Lucklaw Hill, Fife

Trig point on Lucklaw Hill

Rising to the north of Balmullo, Lucklaw Hill dominates the landscape of north-east Fife. It’s very much a hill of two halves. The northern flank is gently sloping, heavily wooded and wonderfully tranquil. The southern slope, on the other hand, has been quarried out, leaving a vast pink scar beneath the summit. This, however, does not intrude upon this walk which begins in community woodland at Cuplahills Farm, on the southern outskirts of the village. The ascent is gently graded and follows good, well signed tracks and paths. From the top there are superb views west over the Eden Estuary towards the historic town of St Andrews.  

A woodland walk sign guides you through a gate into Willie’s Wood. The wide grassy track bears left at the first junction a short way on, then left again, rising to a picnic table where there are fine views east over the Eden Estuary. Continue to the highest point then descend through mixed woodland to reach the end of a stone wall. Go through a gap in the hedge, turn left and the path rises between hedges to a gate, just west of Lucklaw Farm.

Turn left to reach a T-junction a few metres on. Turn right here and follow the track to join the public road at the next junction. Go straight on here and follow the road past Ardlogie House. Continue until you reach a track on the right signed for Lucklaw Hill and Brighouse and take this.

Running through open country, the track passes cottages at Brighouse and continues straight on. Stay with it until it turns sharp left at a metal gate. Go right here, a footpath sign indicating the way. The grassy path skirts along the edge of a band of trees, an open field to the left.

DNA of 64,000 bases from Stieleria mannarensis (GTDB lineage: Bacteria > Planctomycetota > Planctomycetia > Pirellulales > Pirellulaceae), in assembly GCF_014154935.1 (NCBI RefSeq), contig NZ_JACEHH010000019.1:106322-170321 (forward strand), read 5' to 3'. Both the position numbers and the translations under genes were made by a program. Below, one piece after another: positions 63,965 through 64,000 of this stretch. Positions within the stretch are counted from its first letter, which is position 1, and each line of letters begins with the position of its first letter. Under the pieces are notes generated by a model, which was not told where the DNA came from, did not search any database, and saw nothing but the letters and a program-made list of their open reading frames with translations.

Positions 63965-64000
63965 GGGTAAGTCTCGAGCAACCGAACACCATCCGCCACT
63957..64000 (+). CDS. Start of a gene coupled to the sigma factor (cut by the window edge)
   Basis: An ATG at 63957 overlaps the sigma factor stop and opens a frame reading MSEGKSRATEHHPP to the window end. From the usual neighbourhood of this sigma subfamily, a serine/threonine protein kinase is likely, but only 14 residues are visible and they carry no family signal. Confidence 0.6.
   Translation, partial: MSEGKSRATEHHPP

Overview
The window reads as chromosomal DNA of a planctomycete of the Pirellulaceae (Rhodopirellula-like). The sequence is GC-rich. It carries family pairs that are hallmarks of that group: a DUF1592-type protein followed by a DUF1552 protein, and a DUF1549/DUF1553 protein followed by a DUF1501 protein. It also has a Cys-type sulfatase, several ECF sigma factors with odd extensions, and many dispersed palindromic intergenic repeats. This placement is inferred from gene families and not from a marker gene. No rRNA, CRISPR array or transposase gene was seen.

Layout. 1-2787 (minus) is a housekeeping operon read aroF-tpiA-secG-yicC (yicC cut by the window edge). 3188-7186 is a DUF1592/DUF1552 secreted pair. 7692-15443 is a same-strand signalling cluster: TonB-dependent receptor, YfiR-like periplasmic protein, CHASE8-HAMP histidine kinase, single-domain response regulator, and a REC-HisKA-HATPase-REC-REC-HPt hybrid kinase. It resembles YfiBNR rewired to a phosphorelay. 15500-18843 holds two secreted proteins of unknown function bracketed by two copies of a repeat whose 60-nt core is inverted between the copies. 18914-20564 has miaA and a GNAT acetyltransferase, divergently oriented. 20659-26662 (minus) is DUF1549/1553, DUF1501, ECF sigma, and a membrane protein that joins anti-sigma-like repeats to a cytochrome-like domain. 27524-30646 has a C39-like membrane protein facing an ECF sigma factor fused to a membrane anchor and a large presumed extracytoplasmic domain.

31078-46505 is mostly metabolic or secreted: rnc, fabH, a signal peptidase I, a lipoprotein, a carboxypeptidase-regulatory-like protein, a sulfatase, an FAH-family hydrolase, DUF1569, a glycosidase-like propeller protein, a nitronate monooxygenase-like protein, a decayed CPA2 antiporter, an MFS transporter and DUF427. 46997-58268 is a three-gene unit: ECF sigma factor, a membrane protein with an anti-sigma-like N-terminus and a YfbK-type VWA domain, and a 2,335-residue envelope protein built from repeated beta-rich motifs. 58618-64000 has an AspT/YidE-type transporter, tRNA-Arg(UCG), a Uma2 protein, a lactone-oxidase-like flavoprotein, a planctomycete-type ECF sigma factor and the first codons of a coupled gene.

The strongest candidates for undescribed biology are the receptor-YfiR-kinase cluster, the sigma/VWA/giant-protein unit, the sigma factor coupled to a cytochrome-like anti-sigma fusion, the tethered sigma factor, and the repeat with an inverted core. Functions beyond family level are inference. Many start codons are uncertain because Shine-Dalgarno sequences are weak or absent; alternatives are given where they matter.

There’s a gate at the top of the path. Go through this, turn right and walk along the edge of the field to the top corner. Go left and follow the edge of the field north until you reach a wooden gate on the right. Go through and a path leads through mixed woodland, gorse, broom and ferns. It can be muddy underfoot here. The pleasant path rises to a barrier gate at the edge of the woodland, just before a house is reached.

As you approach the barrier, turn right on to a path that climbs to the right of a fence bordering an open field. After an initially quite strenuous pull, the way rises gently through beech, oak, silver birch and pine on to Lucklaw Hill. At the top edge of the forest, pass through a kissing gate and bear left over open moor to reach the summit, clearly visible due to the presence of a mobile telephone mast on the top. There is also a trig-point and a cairn constructed of brick and concrete, taken from the ruin of what was presumably a wartime look-out post built here (the foundations remain). There are panoramic views.

Begin the descent by bearing left of the mast compound, following a wide grassy track round the slope. It passes above the top of the vast Lucklaw Hill quarry before curving right and then left, dropping to a wooden gate at the top of an open field. Go through and follow the track down the right-hand side of the field (often used for cattle grazing), staying close to the fence. Lower down, cross the field and head towards a wooden pedestrian gate in the stone wall bounding the lower edge of the field.

Go though the gate, turn right and cross a wooden stile. On the other side the grassy path forks. Take the route on the right and it climbs gently, following a stone wall to the left. The way curves left before descending to the road junction next to Ardlogie House, encountered earlier in the day. Retrace your steps from here to the start.

Descending into fields below Lucklaw Hill


Distance: 4 miles/6.5km
Time: 2-3 hours
Start/finish: Cuplahills Farm, Balmullo (GR: NO 416204). There is a public car park at farm but be warned, the access track is rough
Maps: Ordnance Survey 1:25,000 Explorer sheet 371 or Ordnance Survey 1:50,000 Landranger sheet 59
Route: As described above

1 thought on “Lucklaw Hill, Fife

  1. Great walk! Hadn’t realised how beautiful the back of Lucklaw hill is, and what fantastic views! Thanks for describing the route. I can see it’s one we’ll be doing again and again.

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